Drummer first appeared in 1975 and breathed its last in 1999, by which time it had become one voice among many. But in 1975 it stood virtually alone, and it made a strong impression on the growing leathersex community.
My first Drummer. They say you never forget your first, and I sure haven't. I'm still in love with this Rex man.
The masthead of almost every issue included this quote from Henry David Thoreau:
If a man does not keep pace with his companions, perhaps it is because he hears a different drummer. Let him step to the music which he hears, however measured or far away.
The magazine certainly followed the beat of a different drummer - but one many of us heard too.
Long before the Internet, chatrooms, blogs and the avalanche of online porn, Drummer offered readers access to a new world of leather, uniforms, SM, role play - everything. It was the full meal deal, and it seemed to be the real thing, not just buff and hairless pretty boys, but players who looked like men you might actually meet. Real men, real players.
It was a beat-off bible, a how-to guide, a meat market, a gossip column and gear source all rolled into one. It was a life-saver for a small city boy trying to figure out where he fit in. And it was the brainchild of John Embry who broke the footpath so many others have followed.
Click here to see a pdf version of the entire first issue.
Drummer Magazine played a big part in introducing me to the leather community, and through the contacts I made there I met writers, editors, artists and leathermen all over North America and Europe. I met my first play partners in SF and LA through Drummer personals, I corresponded with several artists who contributed to Drummer, I had stories and photos published in the magazine, and I even competed in the 1984 Mr Drummer contest.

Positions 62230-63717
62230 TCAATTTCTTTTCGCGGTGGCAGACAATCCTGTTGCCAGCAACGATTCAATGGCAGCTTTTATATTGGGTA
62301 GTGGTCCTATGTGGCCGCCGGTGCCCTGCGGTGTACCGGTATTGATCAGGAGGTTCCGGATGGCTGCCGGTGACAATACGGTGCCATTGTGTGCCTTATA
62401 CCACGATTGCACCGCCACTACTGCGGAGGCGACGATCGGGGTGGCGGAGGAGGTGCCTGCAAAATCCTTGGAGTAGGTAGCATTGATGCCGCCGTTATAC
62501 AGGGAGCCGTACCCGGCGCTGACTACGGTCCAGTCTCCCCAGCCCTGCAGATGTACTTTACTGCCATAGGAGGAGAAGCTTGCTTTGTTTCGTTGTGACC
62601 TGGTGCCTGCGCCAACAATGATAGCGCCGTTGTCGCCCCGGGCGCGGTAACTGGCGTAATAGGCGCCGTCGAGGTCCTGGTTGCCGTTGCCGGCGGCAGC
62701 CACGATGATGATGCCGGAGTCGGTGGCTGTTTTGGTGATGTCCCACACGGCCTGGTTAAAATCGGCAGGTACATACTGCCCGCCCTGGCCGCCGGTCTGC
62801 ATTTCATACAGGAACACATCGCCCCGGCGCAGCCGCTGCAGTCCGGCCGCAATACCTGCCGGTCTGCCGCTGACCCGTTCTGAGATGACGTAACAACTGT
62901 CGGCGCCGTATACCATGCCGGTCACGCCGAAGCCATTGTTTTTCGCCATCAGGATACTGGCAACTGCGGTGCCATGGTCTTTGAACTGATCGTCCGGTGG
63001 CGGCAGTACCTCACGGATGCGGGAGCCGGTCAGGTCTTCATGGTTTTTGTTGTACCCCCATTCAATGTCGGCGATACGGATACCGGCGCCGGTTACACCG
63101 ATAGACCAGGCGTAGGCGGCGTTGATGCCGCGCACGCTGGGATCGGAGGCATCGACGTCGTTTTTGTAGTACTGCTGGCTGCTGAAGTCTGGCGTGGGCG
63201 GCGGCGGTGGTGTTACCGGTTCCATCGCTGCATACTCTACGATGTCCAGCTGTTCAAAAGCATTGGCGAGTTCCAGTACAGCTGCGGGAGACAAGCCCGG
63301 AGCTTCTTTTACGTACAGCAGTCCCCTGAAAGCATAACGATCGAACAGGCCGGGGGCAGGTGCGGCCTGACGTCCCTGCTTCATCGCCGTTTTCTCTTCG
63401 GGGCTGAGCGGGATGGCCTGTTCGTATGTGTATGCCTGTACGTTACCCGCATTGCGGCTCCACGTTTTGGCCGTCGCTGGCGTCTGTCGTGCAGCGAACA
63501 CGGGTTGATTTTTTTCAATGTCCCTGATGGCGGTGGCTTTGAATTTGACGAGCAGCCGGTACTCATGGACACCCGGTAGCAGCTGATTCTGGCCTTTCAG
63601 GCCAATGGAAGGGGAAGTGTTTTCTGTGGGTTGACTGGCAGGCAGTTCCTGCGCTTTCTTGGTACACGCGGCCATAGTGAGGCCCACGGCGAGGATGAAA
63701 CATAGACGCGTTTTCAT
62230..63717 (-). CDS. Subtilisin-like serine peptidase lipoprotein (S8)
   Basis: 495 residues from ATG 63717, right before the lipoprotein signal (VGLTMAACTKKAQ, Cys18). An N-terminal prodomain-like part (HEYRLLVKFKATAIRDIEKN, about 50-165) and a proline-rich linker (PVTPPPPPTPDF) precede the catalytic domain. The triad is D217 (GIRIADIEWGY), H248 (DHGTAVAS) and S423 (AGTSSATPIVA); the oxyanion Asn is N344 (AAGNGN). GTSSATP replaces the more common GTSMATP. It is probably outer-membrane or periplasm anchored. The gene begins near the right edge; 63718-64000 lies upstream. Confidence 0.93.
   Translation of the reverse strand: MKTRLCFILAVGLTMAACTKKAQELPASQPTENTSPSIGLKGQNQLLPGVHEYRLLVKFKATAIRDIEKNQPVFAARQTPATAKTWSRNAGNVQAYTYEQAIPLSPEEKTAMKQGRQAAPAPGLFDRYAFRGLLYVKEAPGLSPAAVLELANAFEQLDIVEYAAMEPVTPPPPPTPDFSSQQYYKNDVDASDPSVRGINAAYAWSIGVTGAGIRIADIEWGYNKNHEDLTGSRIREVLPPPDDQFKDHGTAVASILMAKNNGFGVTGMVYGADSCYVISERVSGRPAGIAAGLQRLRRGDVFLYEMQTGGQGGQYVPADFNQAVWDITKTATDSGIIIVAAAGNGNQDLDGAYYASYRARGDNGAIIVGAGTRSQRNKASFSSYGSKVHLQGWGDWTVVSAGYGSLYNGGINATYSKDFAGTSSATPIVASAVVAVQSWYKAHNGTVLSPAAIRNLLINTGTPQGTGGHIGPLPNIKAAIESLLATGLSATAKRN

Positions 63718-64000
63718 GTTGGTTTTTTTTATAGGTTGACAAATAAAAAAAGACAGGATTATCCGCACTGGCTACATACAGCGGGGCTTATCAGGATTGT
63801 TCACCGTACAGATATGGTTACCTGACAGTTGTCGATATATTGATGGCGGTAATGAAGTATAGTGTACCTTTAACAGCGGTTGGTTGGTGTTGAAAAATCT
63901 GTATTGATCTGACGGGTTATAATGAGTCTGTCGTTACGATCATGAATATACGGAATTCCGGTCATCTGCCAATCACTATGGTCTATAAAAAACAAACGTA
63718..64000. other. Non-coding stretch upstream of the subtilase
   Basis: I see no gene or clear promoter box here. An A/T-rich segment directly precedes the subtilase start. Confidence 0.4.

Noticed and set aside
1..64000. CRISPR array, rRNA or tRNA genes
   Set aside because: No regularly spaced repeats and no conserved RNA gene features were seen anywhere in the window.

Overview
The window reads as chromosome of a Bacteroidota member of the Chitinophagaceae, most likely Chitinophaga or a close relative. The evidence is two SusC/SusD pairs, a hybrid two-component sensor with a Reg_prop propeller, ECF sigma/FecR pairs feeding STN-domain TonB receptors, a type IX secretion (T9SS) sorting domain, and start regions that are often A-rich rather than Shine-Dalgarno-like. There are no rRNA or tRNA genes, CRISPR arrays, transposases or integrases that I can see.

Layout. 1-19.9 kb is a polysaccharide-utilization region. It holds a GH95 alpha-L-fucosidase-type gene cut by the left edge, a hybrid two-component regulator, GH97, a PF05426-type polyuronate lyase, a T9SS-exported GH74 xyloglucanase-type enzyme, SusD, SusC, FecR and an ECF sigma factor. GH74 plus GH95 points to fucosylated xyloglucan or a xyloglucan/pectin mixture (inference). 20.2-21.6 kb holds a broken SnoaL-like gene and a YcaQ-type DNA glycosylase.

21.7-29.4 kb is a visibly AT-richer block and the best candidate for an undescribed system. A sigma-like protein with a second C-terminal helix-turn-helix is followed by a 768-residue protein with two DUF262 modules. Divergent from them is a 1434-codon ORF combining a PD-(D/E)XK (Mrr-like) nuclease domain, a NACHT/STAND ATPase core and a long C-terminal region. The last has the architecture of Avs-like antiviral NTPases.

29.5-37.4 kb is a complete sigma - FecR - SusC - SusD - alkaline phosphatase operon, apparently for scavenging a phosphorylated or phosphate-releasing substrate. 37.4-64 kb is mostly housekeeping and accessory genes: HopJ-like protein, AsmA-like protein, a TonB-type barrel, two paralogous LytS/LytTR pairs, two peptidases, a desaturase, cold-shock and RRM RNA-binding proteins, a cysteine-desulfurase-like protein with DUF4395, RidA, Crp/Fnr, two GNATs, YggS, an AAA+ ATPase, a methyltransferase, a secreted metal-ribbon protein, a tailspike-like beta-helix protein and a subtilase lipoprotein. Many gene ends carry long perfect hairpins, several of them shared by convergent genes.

It was while in San Francisco for that contest that I met John, but I dealt more with the Drummer staff than I did with him. I do remember the office being incredibly chaotic - boxes of dildos and videos and lubricants and god only knows what else - and work surfaces cluttered with layouts and artwork between and around the cartons. It was not the Reading Room at the British Library. But it was fun, and it provided us with years of entertainment, stimulation and connections.
John Embry created Drummer Magazine and published it from 1975 to 1986 (others took it over and kept it in circulation until 1999). The original magazine was usually in black and white, often printed on newspaper stock and not always delivered on time to local outlets, but that didn't matter. The magazine was a lifeline and a hotline for many budding leathermen, a role hard to imagine in today's uberconnected world.
John Embry was a groundbreaker in the late Twentieth Century leathersex community in North America, and his death on Sept 16, 2010 marked the passing of a pioneer.
Click here to see his Bay Area Reporter obituary.
CELLBLOCK DUTY DESK.